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Don’t Drag Me Through the Mud: The Unusual Oyster Toadfish - August 6, 2017

As a general rule here on the Eastern Shore, blobs of mud tend to stay put. They do not tend to, say, wiggle and jiggle around the bottom of a boat, and they certainly don’t tend to bite, snap, croak, or otherwise make a fool of themselves. Under no circumstances should a blob of mud move on its own at all, much less make a noticeable commotion. Now imagine my surprise when, on a trip pulling abandoned crab pots earlier this year, I met a particular blob of mud who held no such reservations.

Many of you may have caught a glimpse of this peculiar creature at the bottom of your muddiest, filthiest crab pots. If you were to become curious, as I was, and take a closer look at this rambunctious blob of mud, you would find one of the ugliest faces in the ocean peering back at you with a jowly scowl that puts Winston Churchill to shame. Wash the filth off your new friend and you will find that his appearance hasn’t much changed; he’s still just as bulbous, warty, and hideous as he was before, although perhaps a bit more symmetrical. This grotesque little fellow is the oyster toadfish (Opsanus tau), also called the oyster cracker and (my personal favorite) the ugly toad. Named for their warty, toady countenance, these foot-long, tadpole-shaped fish are part of family Batrachoididae, each member of which is uglier than the last.

The oyster toadfish has a personality to match its appearance, and will often bite an unsuspecting angler with powerful jaws and rounded teeth. Since toadfish are ambush predators, they need a hard, fast bite: they use their unsightly camouflage to stay unseen until the last possible second, then lash out at incautious prey. The bite of the oyster toadfish is fast enough to catch squid and small fish, and strong enough to break the shells of prey items like crabs, clams, and oysters. On the receiving end, it feels like being hit in the finger with a hammer. To make matters worse, toadfish are equipped with sharp defensive spines on their dorsal fins, used to protect themselves from predators like sharks and rays. Ugly, cranky, and always ready for a fight, the oyster toadfish is also known to some anglers as the “Mother-in-Law” fish.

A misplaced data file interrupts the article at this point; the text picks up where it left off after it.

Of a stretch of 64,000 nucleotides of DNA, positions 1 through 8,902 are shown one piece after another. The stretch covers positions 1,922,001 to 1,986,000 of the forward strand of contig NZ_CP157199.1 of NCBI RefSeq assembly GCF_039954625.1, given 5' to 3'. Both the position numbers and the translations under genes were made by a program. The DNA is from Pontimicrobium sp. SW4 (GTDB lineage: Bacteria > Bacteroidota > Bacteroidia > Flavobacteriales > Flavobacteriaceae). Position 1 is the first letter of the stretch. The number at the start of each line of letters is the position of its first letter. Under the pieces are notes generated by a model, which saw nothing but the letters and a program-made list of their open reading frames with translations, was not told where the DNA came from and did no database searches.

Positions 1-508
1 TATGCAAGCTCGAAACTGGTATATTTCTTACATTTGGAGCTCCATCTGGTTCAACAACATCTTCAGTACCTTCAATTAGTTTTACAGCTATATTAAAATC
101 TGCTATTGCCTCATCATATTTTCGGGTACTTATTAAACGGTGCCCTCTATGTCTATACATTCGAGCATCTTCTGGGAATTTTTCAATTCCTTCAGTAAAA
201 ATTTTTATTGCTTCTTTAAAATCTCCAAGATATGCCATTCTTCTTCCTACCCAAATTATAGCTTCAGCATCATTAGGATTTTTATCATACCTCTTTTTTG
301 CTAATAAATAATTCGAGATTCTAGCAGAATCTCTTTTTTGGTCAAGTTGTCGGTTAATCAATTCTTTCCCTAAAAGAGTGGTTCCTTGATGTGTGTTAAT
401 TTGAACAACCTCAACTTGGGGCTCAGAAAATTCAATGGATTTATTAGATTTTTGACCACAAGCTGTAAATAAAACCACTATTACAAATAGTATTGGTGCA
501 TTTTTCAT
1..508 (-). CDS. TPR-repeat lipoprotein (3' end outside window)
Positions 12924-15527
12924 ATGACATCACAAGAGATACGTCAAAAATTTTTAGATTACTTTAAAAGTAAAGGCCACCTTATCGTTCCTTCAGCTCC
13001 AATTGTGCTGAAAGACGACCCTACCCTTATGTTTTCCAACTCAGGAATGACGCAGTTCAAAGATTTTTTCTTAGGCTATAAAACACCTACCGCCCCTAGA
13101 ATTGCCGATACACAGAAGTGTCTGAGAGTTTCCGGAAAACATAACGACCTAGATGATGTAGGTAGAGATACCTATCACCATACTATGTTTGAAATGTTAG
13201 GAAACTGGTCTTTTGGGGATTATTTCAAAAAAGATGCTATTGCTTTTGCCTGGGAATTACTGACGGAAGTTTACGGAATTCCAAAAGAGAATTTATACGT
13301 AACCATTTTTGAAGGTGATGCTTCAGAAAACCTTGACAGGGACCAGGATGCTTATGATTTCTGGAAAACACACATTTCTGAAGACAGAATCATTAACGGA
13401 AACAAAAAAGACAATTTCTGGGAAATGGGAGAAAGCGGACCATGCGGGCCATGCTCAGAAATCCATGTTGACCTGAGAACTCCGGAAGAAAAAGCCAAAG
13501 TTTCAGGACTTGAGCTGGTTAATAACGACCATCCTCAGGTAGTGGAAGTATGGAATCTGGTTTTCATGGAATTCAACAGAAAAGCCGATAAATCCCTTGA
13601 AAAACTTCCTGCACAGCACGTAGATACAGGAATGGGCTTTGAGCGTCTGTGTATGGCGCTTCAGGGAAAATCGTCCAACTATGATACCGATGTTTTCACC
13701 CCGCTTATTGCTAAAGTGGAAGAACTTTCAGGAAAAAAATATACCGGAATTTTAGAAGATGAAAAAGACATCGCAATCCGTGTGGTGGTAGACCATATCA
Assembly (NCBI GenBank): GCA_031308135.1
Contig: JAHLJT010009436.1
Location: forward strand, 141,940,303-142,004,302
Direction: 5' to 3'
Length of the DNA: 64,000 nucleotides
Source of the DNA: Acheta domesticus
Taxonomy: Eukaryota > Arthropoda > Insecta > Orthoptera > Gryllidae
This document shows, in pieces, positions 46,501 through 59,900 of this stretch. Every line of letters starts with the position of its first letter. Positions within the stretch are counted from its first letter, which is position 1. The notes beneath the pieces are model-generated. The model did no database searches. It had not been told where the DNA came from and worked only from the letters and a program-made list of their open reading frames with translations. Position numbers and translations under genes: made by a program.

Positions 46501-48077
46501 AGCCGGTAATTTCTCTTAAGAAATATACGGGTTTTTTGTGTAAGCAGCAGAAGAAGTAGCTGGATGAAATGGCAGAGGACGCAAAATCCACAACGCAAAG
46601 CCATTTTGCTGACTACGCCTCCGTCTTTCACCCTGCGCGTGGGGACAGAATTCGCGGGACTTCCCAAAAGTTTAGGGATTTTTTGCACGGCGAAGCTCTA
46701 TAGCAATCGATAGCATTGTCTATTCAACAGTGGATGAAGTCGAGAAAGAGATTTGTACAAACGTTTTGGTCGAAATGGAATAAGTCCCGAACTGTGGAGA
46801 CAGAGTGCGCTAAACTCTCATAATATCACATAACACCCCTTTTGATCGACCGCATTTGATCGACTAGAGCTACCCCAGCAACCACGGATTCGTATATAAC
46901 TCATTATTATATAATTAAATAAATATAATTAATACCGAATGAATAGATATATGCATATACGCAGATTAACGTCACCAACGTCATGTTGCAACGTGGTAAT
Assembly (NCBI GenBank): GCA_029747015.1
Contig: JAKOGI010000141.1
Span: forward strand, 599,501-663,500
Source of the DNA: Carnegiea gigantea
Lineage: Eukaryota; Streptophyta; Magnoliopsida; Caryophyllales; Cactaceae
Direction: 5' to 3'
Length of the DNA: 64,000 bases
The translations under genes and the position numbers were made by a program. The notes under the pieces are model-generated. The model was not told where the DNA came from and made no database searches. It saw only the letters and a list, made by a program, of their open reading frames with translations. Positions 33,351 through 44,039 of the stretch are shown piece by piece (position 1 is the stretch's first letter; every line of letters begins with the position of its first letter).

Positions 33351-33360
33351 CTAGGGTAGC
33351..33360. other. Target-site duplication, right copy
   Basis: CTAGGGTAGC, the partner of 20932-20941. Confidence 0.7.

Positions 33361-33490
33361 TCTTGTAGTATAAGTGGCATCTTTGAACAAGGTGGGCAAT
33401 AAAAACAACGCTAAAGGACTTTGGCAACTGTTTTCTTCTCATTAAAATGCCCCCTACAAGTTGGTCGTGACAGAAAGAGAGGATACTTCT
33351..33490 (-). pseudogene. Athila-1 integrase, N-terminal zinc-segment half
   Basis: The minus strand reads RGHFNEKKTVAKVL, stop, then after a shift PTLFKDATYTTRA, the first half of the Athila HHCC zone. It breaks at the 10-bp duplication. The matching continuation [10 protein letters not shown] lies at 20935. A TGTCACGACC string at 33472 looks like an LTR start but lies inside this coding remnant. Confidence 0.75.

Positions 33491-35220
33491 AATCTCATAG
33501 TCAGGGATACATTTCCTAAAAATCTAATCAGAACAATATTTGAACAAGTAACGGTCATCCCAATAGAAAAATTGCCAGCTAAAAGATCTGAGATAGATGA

However, there’s more to these unusual fish than just a revolting face. From April-October, the male toadfish does what many angsty teens do to try and attract a mate: he turns to music. The lusty lad builds a nest out of sand and rubble, then croons to his mate with sensual foghorn sounds made by vibrating his swim bladder. If the female likes his song enough, she will attach her unusually large eggs to the nest, where the male then fertilizes them. The poor oyster toadfish has a face that not even a mother could love; the female leaves the nest almost immediately after laying her eggs. And yet, the eggs still receive a remarkable amount of parental care from the male fish. The father stays for the entire developmental period, protecting his brood from predators, cleaning out debris from the nest, and fanning the eggs with his fins. The eggs hatch after about a month, and papa fish continues to protect them for a few more weeks, even after they can swim on their own.

No matter how ugly the oyster toadfish is, it’s really what’s on the inside that counts. Scientists working on muscle spasm disorders are fascinated by the insides of the toadfish; specifically, the muscles it uses to create its foghorn serenade. Producing sound by vibrating your swim bladder is an incredibly inefficient form of making noise so, in a bout of evolutionary stubbornness, toadfish have developed incredibly fast muscles to sustain the sound. As a result, the sonic muscles of the oyster toadfish are the fastest moving muscles of any vertebrate. This incredible capacity for muscle contraction makes it an excellent study organism for muscle weakening diseases like nemaline myopathy, and could help researchers understand how to make human muscles work faster and longer.

The oyster toadfish is also a wonderful model organism for vestibular research, which is the study of the inner ear and how it relates to hearing, balance, and body movement. Not only is the architecture of the fish’s ear very similar to our own, the big fat head of the oyster toadfish provides enough space to more easily understand such minute structures. Their spacious craniums even bought the oyster toadfish a trip to space: In 1998 four oyster toadfish broke the bonds of Earth and orbited over 6 million miles on NASA’s STS-90 space shuttle mission. Later that year two more toadfish were shot into the stars alongside John Glenn on the ST-95 mission. Both experiments helped NASA scientists better understand how spaceflight affects balance, equilibrium, and motion sickness. 

While they may be hideous, aggressive fish, they have a soft spot for their kids and a padded scientific resume to boot. From the bottom of your crab pot to the final frontier, these unique and unsightly single dads have made their mark on human medicine and space travel.

Not too bad, for a rowdy blob of mud.

Simons is a seasonal scientist with the Maryland Coastal Bays Program.



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